PDE UI requires a 1.5 EE The bundle required execution environment for the PDE UI bundles org.eclipse.pde.core and org.eclipse.pde.ui is now J2SE-1.5.
New API to contribute to the classpath of plug-in projects New API in PDE allows you to add additional classpath entries to a plug-in project. Contribute a Plug-in Classpath Contributor via the org.eclipse.pde.core.pluginClasspathContributors extension point. Whenever the PDE classpath is computed or a new plug-in dependency is added, your classpath contributor will be queried for additional entries.

If you are using Equinox Adapter hooks to load additional libraries at runtime you can use this API to add the correct libraries to the classpath at build time.

An example classpath contributor extension

Updating the classpath requires a workspace lock When a change is made to a plug-in that forces a classpath update, an update job is created that modifies the Plug-in Dependencies classpath container in the background. This job now acquires a workspace lock to prevent other operations such as builders from running on a stale classpath.

This behaviour can be enabled in 4.2.2 by setting the system property pde.lockWorkspaceForClasspath to true.

Default start level settings apply to all plug-ins When editing the Plug-ins tab of an Eclipse Application launch configuration, the Default Start level and Default Auto-start settings chosen at the top of the tab will be used when launching with all workspace and enabled target plug-ins. Previously this setting would only be used when launching a specific list of plug-ins.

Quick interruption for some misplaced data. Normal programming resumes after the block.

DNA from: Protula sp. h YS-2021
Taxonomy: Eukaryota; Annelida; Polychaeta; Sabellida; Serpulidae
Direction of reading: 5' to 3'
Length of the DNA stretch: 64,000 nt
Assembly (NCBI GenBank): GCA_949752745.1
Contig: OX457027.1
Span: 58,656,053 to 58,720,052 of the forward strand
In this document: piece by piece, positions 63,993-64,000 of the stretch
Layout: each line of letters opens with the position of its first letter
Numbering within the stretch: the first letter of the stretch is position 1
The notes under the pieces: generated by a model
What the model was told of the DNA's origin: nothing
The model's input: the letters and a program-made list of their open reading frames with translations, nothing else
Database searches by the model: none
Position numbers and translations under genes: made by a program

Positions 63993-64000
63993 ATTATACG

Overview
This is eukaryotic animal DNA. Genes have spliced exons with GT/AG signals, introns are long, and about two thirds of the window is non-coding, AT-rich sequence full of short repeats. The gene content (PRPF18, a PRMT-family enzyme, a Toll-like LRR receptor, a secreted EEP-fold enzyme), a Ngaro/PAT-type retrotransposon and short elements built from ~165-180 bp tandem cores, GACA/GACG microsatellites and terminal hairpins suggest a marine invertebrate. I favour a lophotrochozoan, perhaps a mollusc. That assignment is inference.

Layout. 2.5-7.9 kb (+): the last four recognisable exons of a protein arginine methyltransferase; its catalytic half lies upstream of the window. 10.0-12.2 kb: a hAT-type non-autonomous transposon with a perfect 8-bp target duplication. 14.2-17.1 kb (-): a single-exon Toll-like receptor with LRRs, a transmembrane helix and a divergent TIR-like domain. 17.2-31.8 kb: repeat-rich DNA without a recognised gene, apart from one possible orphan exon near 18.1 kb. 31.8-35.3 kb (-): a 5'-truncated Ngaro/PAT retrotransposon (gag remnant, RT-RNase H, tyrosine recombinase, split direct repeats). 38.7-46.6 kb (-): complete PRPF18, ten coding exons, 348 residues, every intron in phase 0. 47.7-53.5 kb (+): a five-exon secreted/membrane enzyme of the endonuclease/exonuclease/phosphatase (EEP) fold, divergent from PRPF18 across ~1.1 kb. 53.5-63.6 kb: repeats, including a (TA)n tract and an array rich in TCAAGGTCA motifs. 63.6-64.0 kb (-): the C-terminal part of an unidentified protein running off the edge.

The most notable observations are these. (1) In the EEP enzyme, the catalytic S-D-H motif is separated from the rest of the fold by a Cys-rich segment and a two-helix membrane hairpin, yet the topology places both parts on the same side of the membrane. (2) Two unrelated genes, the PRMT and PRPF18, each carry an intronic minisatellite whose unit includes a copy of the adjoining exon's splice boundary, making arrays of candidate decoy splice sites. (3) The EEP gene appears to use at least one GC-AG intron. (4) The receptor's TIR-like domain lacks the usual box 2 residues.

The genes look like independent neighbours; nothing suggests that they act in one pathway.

All plug-ins selected on the tab

Different default start level settings

Running from PDE editors remembers previous launch The PDE editors allow applications to be launched from the top toolbar of the Manifest, Plug-in and Product editors. By default PDE only provides one type of application to launch. However, if you have additional tooling installed such as RAP Tools, different application launches will be available in a drop down menu.

Ordering of launches in editor

This menu now remembers which application was launched most recently and puts it at the top of the list. The most recent choice will be launched if the run button is pressed. The order is saved between workbench restarts.

JUnit plug-in tests can run on Eclipse platform 4 workbench Applications that use the Eclipse Platform 4 workbench API can now use JUnit Plug-in Test launch configurations to test their plug-ins. Previously the tests would require the 3.x workbench API from the org.eclipse.ui bundle to hook into the workbench lifecycle.